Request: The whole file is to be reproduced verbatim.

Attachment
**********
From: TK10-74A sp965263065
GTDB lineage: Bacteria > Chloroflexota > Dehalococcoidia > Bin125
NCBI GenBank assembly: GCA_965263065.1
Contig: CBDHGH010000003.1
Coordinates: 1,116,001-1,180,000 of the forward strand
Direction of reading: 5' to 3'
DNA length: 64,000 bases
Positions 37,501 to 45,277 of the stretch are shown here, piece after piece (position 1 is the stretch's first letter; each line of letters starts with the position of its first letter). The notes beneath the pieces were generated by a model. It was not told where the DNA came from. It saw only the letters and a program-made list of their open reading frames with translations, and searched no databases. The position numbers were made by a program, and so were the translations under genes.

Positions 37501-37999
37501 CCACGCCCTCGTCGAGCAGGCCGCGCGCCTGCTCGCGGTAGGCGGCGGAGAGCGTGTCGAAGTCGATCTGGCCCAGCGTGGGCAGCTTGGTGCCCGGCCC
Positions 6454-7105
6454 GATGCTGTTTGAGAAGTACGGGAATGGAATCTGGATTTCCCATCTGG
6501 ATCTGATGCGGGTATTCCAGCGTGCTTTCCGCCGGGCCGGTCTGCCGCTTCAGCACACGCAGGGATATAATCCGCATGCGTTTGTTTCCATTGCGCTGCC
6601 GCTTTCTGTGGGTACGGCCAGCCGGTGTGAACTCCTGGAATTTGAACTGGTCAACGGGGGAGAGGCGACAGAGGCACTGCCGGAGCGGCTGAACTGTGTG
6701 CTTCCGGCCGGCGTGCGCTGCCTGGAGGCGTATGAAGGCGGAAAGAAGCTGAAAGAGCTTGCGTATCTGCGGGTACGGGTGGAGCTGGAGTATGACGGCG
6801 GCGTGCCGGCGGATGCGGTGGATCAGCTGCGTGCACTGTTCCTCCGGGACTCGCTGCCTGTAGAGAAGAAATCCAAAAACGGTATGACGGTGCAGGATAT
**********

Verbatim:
From: TK10-74A sp965263065
GTDB lineage: Bacteria > Chloroflexota > Dehalococcoidia > Bin125
NCBI GenBank assembly: GCA_965263065.1
Contig: CBDHGH010000003.1
Coordinates: 1,116,001-1,180,000 of the forward strand
Direction of reading: 5' to 3'
DNA length: 64,000 bases
Positions 37,501 to 45,277 of the stretch are shown here, piece after piece (position 1 is the stretch's first letter; each line of letters starts with the position of its first letter). The notes beneath the pieces were generated by a model. It was not told where the DNA came from. It saw only the letters and a program-made list of their open reading frames with translations, and searched no databases. The position numbers were made by a program, and so were the translations under genes.

Positions 37501-37999
37501 CCACGCCCTCGTCGAGCAGGCCGCGCGCCTGCTCGCGGTAGGCGGCGGAGAGCGTGTCGAAGTCGATCTGGCCCAGCGTGGGCAGCTTGGTGCCCGGCCC
Positions 6454-7105
6454 GATGCTGTTTGAGAAGTACGGGAATGGAATCTGGATTTCCCATCTGG
6501 ATCTGATGCGGGTATTCCAGCGTGCTTTCCGCCGGGCCGGTCTGCCGCTTCAGCACACGCAGGGATATAATCCGCATGCGTTTGTTTCCATTGCGCTGCC
6601 GCTTTCTGTGGGTACGGCCAGCCGGTGTGAACTCCTGGAATTTGAACTGGTCAACGGGGGAGAGGCGACAGAGGCACTGCCGGAGCGGCTGAACTGTGTG
6701 CTTCCGGCCGGCGTGCGCTGCCTGGAGGCGTATGAAGGCGGAAAGAAGCTGAAAGAGCTTGCGTATCTGCGGGTACGGGTGGAGCTGGAGTATGACGGCG
6801 GCGTGCCGGCGGATGCGGTGGATCAGCTGCGTGCACTGTTCCTCCGGGACTCGCTGCCTGTAGAGAAGAAATCCAAAAACGGTATGACGGTGCAGGATAT